One could with more plausibility point to the dramatic growth of PC support groups, such as US TOO, a cancer information and support network. Many men with PC are now speaking to each other, attending lectures by experts, and taking charge of their own health, the way women with breast cancer have done for many years. They are more proactive about seeking out the best treatments. From my experience, they are also exercising more, watching their weight, and becoming involved in the preparation of food. Finally, they are exploring the use of supplements, some of which have been shown in various studies to positively impact prostate cancer survival. For instance, a randomized controlled trial from Holland recently showed that a mixture of supplements (soy isoflavones, lycopene, silymarin and antioxidants) led to "a 2.6 fold increase in the PSA doubling time from 445 to 1,150 days for the supplement and placebo periods." In other words, it significantly slowed the growth of prostate cancer (Schroder 2005), which could lead to a reduction in the death rate.
Why is it that when ACS and others in the cancer establishment speculate on the reasons for the decline in prostate cancer deaths they exclusively focus on the things that oncologists do (such as diagnosis and treatment) but fail to acknowledge the contribution made by patients themselves through diet, exercise, supplements, etc.?
According to other reports, "one of the most important reasons for the decline in deaths is a huge shift in how technology is helping medical professionals screen for cancer" (Seben 2006). But I repeat: changes in screening and diagnosis have little if anything to do with this decline in cancer deaths. In fact, as has been convincingly shown by William Black, MD, and Gilbert Welch, MD, of Dartmouth Medical School, Hanover, NH, what we are doing as a society is inflating the number of people diagnosed with cancer through the over-diagnosis of "pseudo-cancers" – that is, the detection of asymptomatic and often totally harmless precancerous lesions that in many cases would never progress to full-blown malignancies (Welch 2005).
I would also point to another factor that may be responsible for diminishing the number of registered cancer deaths: the decline of autopsies. Cancer registries such as the NCI's SEER database rely exclusively on information provided by death certificates, and death certificates by no means always list cancer as the cause of death, even when a patient has been in the advanced stages of the disease in the months leading up to his or her death.
Autopsies are the most reliable means of establishing the actual cause of death. Pathologist Elizabeth Burton, MD, of Louisiana State University, New Orleans, studied this problem for ten years. She and her colleagues performed 1,105 autopsies. One hundred and eleven malignant cancers were discovered in 100 of these bodies, which had either been misdiagnosed or had gone entirely undiagnosed during life. In 57 of these patients, the immediate cause of death was attributed to the undiscovered cancers. "The discordance between clinical and autopsy diagnoses of malignant neoplasms [cancers, ed.] in this study is 44 percent," they wrote (Burton 1998).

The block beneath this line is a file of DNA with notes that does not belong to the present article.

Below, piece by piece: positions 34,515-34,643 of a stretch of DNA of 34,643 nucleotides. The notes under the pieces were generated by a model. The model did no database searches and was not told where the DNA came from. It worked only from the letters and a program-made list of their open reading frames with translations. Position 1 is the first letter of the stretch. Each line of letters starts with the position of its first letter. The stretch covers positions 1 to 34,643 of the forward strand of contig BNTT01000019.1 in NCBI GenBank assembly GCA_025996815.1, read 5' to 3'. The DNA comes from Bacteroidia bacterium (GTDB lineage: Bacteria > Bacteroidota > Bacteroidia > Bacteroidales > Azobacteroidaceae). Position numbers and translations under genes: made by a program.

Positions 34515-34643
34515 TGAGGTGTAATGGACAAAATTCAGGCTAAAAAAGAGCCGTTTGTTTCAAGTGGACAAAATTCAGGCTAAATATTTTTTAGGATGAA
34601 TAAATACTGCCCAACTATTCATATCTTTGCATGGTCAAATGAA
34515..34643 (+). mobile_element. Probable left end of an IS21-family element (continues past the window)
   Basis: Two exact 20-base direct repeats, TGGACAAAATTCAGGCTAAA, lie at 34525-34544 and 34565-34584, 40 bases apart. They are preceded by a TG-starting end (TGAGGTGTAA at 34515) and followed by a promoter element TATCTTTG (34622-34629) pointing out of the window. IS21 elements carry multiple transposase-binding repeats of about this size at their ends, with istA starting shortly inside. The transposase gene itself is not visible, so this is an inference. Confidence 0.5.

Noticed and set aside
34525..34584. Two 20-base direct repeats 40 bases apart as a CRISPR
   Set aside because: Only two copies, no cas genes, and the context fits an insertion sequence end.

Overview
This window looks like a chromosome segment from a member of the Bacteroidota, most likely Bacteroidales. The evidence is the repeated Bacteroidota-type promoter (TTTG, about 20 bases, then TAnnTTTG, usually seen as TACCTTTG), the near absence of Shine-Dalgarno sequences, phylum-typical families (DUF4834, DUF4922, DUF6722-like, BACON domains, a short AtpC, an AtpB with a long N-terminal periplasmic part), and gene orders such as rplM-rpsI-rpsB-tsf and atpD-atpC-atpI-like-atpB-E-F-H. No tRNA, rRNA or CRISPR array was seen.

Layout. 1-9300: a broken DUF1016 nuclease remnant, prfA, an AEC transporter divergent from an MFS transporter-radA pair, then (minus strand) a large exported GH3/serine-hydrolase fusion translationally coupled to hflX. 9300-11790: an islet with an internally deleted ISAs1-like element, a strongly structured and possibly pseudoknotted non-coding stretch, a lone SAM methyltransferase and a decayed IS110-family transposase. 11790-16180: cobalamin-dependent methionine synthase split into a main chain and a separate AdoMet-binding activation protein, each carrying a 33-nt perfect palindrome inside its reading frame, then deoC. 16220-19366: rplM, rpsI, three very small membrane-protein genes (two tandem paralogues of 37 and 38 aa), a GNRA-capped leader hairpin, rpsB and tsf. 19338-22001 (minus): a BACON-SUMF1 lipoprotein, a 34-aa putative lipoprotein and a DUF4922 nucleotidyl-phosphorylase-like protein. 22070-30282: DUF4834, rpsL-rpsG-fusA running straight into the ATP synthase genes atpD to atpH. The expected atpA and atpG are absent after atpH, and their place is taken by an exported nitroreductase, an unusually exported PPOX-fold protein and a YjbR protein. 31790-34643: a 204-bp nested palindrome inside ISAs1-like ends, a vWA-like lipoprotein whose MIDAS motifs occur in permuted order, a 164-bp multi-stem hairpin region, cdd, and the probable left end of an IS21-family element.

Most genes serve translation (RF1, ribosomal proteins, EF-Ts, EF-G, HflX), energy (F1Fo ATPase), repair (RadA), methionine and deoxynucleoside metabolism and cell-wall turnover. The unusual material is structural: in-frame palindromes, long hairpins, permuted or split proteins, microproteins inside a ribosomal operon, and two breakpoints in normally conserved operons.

George Lundberg, MD, then editor-in-chief of the Journal of the American Medical Association, in which Burton's article was published, explained that this startling data called into question all cause-of-death data in the United States. Upon re-evaluation, he said, cancer might turn out to be far more prevalent as a cause of death than conventionally realized.
Dr. Lundberg lost his job soon after these comments. According to ABC News, he was fired in part for criticizing doctors "for having moved away from performing large numbers of autopsies." To this day, the decline in autopsies is a factor that is almost never discussed in relation to cancer mortality statistics.
It is also striking that the country with some of the highest cancer death rates, Hungary, also has the highest rate of autopsies in Europe. In other words, there are probably many more cancer deaths in Western societies than meet the eye. The seeming "decline" in cancer mortality statistics may be due, in part, to a failure to look for it as a cause of death.
And even when a death is ultimately a result of cancer, the immediate cause of the patient's demise may not be recorded as such, but as something else - pneumonia, hemorrhage, or abdominal obstruction leading to peritonitis, for example. This is not even to mention deaths from acute toxicity due to treatment itself, or deaths due to complications of surgery for cancer, which are also generally not recorded as cancer deaths. The aforementioned Dr. Welch has found, for example, that "some deaths that are conventionally attributed to surgery are not being attributed to the cancer for which the surgery was performed" (Welch 2002).
Together, this combination of overdiagnosis of pseudo-disease and underdiagnosis of occult (hidden) cancer makes any statistic on the absolute number of genuine cancer deaths very much a matter for debate. And correspondingly, since death rates are calculated on the assumption that incidence and prevalence figures are a genuine measure of the amount of cancer in a population, the figures for death rates are equally debatable. As Welch and Black have pointed out, the use of 'cancer-specific death rates' as the measure of treatment effectiveness in clinical studies obscures the very real possibility that deaths from treatment itself are being systematically overlooked in the statistical calculations.
TO BE CONTINUED, WITH REFERENCES, NEXT WEEK
--Ralph W. Moss, Ph.D.